Bible Question: Defining ‘Neighbor’ – Who Exactly Should We Love?

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Jesus says you should love your neighbor as yourself (Matthew 22:39). But who are these neighbors exactly? Someone asked me this important question:

“What is the definition of ‘neighbour’ in the bible? Is it literally your neighbours as in the people around you? Or only brothers and sisters in Christ? And what about your enemies? Do we treat them all equally?”

This is a really good question that lies at the heart of Christian beliefs as Jesus calls the command to love your neighbor as yourself one of the two most important commandments (Mark 12:30).

The question actually consists of three related questions:

1. What is the Bible’s definition of a neighbor?

2. What is the Bible’s definition of an enemy?

3. How should Christians treat either one of them?

The Bible’s definition of an enemy

I will start with the second question since that one is the easiest to tackle. The Biblical definition of an enemy is rather clear: that is anybody who is in opposition against, or hostile towards us and/or God (Matthew, 5:43, Romans 5:10, James 4:4). That automatically includes anyone who is not our brother or sister in Christ (Colossians 1:21, 2 Thessalonians 3:15).

That doesn’t mean that we treat them as the world thinks one should treat an enemy, quite the contrary. But we’ll get to that later. Let’s first lay the rest of the groundwork of definitions from the Bible.

The Bible’s definition of the word neighbor

Everybody probably has a feeling of what the Bible means when using the word “neighbor”. But, when we have to apply this to our daily lives, it often becomes harder to specify who we should call a neighbor as Jesus intends. Most of us consider the people around us our neighbors, but, is a woman on the other side of the world our also neighbor? Is the man on the news who got arrested for a heinous crime considered a neighbor? How about that person who treated us horribly some time ago?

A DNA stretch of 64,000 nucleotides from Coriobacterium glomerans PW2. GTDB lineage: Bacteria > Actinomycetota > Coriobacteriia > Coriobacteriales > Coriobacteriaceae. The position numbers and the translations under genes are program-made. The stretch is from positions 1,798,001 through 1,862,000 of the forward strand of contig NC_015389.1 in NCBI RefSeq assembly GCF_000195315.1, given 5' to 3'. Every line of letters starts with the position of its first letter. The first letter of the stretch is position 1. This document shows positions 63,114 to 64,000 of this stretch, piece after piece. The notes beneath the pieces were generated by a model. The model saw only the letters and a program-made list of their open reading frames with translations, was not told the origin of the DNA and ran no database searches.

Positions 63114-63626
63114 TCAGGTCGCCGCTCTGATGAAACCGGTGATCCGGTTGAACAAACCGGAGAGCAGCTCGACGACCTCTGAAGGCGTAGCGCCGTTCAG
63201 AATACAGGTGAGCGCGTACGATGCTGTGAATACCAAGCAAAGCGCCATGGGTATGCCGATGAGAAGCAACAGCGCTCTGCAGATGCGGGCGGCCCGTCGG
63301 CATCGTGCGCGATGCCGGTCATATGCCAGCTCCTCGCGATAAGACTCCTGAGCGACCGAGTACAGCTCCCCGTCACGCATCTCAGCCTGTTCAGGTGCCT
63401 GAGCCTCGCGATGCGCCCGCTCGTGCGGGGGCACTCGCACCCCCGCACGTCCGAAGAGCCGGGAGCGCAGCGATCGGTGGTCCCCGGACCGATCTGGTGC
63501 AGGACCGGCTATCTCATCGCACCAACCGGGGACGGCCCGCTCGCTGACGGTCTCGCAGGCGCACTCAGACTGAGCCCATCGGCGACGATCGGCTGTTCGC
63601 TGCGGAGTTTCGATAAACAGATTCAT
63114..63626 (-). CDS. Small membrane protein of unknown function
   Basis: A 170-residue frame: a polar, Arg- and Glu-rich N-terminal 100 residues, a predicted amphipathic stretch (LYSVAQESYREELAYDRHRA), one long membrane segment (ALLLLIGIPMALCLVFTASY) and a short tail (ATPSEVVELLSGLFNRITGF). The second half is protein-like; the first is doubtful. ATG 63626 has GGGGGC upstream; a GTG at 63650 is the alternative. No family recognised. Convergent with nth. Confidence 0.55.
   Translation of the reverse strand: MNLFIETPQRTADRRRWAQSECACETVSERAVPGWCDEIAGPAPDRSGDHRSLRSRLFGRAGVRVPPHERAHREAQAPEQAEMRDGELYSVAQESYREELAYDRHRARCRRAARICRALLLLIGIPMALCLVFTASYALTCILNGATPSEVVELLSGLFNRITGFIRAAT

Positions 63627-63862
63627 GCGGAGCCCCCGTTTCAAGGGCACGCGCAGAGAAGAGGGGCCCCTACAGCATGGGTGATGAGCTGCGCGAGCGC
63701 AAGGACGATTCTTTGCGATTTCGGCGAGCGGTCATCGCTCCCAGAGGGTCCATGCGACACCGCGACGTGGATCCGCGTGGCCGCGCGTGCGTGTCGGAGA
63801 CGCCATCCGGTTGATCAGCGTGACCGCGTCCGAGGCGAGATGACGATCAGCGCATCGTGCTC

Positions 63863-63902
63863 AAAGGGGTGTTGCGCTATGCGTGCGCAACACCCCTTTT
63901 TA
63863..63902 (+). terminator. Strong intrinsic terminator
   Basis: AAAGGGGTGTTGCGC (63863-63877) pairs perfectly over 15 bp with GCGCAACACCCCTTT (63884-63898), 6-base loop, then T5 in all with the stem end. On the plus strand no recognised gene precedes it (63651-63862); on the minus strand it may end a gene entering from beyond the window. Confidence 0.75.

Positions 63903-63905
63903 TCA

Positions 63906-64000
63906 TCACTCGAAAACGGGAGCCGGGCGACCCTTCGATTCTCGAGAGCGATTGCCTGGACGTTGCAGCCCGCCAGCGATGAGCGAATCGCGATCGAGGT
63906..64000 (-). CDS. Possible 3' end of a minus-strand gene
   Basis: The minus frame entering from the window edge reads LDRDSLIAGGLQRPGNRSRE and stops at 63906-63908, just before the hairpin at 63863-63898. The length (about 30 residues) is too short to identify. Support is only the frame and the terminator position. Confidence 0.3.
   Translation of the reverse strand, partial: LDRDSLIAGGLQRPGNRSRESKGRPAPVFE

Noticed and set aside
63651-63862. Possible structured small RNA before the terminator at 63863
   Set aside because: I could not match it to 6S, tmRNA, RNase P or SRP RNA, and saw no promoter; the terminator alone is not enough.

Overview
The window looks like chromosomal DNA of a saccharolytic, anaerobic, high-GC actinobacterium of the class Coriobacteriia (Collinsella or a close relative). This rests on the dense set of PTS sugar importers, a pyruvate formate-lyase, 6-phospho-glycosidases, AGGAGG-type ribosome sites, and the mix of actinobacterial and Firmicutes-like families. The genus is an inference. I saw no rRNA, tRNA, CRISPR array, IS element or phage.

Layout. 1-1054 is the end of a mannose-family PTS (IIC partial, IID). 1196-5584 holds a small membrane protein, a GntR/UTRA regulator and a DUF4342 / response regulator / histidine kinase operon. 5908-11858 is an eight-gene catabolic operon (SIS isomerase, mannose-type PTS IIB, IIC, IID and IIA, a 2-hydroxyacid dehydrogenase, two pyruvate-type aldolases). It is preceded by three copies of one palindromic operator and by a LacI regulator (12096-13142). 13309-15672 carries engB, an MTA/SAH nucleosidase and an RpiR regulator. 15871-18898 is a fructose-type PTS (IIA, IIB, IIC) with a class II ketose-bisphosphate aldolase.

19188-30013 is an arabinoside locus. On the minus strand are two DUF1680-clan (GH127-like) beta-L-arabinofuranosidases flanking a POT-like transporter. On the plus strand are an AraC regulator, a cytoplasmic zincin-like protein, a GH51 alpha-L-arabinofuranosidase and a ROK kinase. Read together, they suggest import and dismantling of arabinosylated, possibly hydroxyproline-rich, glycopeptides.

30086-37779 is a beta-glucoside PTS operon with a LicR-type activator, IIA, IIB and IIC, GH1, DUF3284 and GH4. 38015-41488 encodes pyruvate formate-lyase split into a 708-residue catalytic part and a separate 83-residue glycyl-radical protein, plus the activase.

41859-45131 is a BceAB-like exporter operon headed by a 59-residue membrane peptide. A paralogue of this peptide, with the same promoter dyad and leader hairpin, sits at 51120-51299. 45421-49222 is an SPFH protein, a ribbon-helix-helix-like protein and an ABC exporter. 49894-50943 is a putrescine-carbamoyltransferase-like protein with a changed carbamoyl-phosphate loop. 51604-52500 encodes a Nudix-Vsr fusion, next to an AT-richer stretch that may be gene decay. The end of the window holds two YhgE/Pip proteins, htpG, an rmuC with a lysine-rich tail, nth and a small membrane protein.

When we use the word neighbor in English, it is used to describe someone physically nearby (e.g., someone who lives next door or in the same neighborhood) and to describe a stranger who should be treated kindly and respectfully. The latter use of the word illustrates a nearness in the figurative sense.

Often, when I research a specific topic in the Bible, I start by exploring the Hebrew and Greek Bible texts, because that gives me a better sense of how a word or concept was used in those days. After doing so, it revealed that the Bible uses more than one word to say “neighbor” and that those words are used in distinctive ways. Knowing that makes it easier for us to understand what Jesus meant when He used the word neighbor.

Hebrew words for ‘neighbor’

When the word neighbor is used in the Old Testament, it is mostly translated from the Hebrew words “rea” and “shaken”.

The word shaken (from the root word shakan) indicates physical nearness. You can find an example of the use of that word in Ruth 4:17. To emphasize literal nearness, sometimes a form of the word qarob (meaning ‘near’) is used, for example in Exodus 12:4 and Joshua 9:16.

Rea (from the root word raah) means friend, companion, or fellow, and indicates a closeness that is not necessarily dependent on physical nearness. You can look up Exodus 20:16-17, Psalm 28:3, and Proverbs 17:17 to see some examples. It is also used in the commandments. For example in: “You shall not take vengeance or bear a grudge against the sons of your own people, but you shall love your neighbor as yourself: I am the Lord.” (Leviticus 19:18, ESV)

In this verse ‘neighbor’ is clearly referring to God’s people. The reason for that is because this was one of the moral regulations that demonstrated God’s character in His people; a people set apart from the rest of the world. In those laws, God specifically taught them how to live with one another in a holy way. Because they were set apart, they were not supposed to mingle with other people groups at all. As a consequence, rea-type neighbors in those days, were limited to God’s people and the strangers living among them (Leviticus 19:34).